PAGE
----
Pew, Continuity and Conversion – Guest Post by Prof. Zvi Zohar

July 31, 2014

Precis

The findings of the recent Pew survey teach us, that the Jewish community in the United States as a whole is in a state of crisis (aka she’at ha-dhaq) with regard to the simple – but crucial – issue of numeric continuity. This fact has halakhic consequences: we can (and should) apply be-di-avad rules, follow minority opinions etc. to the utmost of whatever halakha can allow, with the goal of overcoming or at least ameliorating the she’at ha-dhaq situation.

In this paper I argue that Orthodox rabbis should shoulder halakhic responsibility for preventing numerical decline of American Jewry as a whole (i.e., they should make halakhic decisions not only caring for the future of Orthodox Jews, but for the future of all Jews).

Concretely, this means that they should be warmly encouraging towards all persons who seek to become Jewish, and follow the most lenient options for giyyur extent in halakhic literature with regard to what is the minimum required be-di-avad for a giyyur to be valid. In doing so, they can rely upon the views of the three great scholars I cite, whose halakhic stature is objectively no less than that of rabbi Moshe Feinstein. (The fact that they are less well known in the U.S. basically reflects the quite insular world of many American Orthodox rabbis.) Even were it the case that these rabbis express a minority opinion, that is of no consequence here, because we are not discussing what is the most correct position in an ideal world le-khathila but rather what options exist that can be employed in a be-di-avad situation.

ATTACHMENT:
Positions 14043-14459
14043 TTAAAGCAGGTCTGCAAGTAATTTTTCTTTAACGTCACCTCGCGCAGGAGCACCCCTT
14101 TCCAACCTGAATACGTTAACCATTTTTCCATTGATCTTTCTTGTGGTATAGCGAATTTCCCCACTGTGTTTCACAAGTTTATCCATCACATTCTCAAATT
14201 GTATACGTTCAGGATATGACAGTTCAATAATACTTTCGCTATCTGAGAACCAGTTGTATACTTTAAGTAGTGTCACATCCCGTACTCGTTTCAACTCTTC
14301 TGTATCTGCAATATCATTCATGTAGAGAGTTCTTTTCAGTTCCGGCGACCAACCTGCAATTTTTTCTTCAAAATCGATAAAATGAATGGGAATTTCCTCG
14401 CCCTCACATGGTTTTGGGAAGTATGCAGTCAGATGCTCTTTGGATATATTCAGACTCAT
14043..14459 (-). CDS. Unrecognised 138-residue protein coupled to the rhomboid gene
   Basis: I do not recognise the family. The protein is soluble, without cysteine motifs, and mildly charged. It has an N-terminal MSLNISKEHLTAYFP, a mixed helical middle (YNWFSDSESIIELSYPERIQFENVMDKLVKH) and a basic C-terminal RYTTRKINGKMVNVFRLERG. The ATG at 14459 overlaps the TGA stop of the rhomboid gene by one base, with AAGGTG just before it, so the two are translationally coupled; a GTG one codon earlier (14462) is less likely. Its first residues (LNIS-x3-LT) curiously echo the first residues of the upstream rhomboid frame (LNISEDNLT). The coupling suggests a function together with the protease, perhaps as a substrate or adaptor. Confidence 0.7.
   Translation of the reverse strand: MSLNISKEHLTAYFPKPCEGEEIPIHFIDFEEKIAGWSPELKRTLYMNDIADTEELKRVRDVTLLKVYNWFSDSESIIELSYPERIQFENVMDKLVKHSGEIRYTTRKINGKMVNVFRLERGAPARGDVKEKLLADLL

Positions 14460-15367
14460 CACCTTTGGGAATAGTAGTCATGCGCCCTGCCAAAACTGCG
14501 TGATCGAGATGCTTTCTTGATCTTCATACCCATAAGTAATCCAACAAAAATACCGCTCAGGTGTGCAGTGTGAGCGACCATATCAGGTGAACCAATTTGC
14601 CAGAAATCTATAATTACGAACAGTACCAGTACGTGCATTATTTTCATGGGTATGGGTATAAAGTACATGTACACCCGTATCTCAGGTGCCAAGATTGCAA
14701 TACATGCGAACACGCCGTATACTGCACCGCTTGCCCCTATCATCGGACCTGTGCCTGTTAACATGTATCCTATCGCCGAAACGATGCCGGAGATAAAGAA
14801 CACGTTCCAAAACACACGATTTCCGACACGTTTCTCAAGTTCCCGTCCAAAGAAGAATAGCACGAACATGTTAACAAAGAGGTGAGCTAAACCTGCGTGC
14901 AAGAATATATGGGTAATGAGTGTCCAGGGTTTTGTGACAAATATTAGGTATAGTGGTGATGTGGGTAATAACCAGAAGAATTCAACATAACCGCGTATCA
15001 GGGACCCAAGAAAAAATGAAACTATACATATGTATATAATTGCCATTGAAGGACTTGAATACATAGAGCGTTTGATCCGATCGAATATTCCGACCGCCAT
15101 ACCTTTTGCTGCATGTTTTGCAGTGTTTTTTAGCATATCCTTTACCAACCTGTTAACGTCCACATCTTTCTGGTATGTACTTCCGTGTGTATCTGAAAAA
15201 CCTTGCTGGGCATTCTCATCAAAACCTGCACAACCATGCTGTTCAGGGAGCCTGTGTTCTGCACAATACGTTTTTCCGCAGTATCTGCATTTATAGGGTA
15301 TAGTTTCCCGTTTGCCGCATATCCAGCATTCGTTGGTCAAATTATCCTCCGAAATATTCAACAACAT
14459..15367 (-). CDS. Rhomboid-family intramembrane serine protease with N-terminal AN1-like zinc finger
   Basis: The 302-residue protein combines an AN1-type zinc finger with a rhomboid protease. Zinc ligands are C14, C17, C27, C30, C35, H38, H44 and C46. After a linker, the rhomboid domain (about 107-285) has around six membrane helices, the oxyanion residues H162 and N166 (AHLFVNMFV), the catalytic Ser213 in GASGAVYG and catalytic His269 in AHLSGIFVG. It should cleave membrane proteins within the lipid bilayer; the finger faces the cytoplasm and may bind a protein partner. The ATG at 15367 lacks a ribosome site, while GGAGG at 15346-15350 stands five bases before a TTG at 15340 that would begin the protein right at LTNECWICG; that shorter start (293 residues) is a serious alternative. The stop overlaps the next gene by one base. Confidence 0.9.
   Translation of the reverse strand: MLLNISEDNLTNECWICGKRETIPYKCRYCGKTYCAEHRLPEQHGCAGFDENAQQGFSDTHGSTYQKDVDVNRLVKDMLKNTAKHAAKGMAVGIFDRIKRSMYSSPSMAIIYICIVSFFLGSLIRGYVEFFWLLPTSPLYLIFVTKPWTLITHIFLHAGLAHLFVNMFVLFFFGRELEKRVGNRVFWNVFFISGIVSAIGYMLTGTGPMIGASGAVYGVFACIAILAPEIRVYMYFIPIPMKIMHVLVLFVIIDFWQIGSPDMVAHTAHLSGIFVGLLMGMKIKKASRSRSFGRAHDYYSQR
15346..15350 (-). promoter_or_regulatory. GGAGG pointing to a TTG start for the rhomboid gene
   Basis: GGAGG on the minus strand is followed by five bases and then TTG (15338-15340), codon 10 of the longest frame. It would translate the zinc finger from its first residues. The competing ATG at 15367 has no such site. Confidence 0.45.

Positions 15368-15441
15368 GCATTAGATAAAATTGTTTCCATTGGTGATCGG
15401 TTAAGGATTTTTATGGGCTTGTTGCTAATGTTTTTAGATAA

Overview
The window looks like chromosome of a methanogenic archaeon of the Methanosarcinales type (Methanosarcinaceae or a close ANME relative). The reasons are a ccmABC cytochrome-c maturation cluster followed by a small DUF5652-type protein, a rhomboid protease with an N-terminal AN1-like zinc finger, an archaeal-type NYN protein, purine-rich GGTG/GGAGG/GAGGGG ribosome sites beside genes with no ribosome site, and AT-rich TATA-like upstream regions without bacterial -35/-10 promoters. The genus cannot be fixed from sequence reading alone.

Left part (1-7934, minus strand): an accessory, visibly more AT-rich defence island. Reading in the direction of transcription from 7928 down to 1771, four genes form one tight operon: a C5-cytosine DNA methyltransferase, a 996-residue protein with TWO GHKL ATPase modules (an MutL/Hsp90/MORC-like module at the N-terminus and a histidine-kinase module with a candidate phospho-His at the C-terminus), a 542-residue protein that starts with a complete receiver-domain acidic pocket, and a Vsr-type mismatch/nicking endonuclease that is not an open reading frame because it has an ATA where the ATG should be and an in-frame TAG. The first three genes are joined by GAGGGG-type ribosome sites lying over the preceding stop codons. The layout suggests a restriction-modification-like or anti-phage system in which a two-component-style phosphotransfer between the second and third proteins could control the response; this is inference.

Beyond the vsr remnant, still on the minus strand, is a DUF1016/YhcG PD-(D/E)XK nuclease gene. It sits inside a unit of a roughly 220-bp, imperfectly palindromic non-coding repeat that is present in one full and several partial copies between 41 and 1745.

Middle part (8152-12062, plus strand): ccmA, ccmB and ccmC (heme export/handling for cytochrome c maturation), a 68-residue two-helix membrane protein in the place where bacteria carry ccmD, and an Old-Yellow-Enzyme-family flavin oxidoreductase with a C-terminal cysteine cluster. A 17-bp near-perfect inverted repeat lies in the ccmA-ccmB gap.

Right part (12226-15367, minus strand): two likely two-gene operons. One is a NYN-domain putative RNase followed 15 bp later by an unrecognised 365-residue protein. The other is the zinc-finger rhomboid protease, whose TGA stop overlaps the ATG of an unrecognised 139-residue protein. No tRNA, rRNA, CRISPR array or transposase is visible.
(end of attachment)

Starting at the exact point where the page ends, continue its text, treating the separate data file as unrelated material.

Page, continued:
Prof. Zvi Zohar is a Senior Fellow at the Shalom Hartman Institute in Jerusalem and teaches at the Faculty of Law and the Faculty of Jewish Studies at Bar Ilan University. He has written extensively on the history and development of halakha. His most recent book is Rabbinic Creativity in the Modern Middle East (Bloomsbury Academic Press, 2013).

Introduction

The October 2013 Pew Report underscored the fragility of the Jewish future in North America and has led to anguished discussions and debates regarding “continuity”, i.e., how to reduce the number of Jews relinquishing Judaism and Jewish identification in favor of other options.

But given the nature of the American religious scene, as I will present below, it is simply impossible to assure Jewish continuity by such a strategy alone. Rather, only if a strategy of easing the path of conversion is joined with current educational efforts and programs do we stand a chance of achieving continuity.

Such a strategy is of course at odds with the notion that conversion should be discouraged and difficult. However, that notion itself was not the primordial position of our tradition but rather historically conditioned. Encouragement of would-be converts and the intentional application of   the more  lenient positions found in our sources  can be fully justified from within the halakhic tradition — particularly in times of crisis such as ours.

Stating the Problem Honestly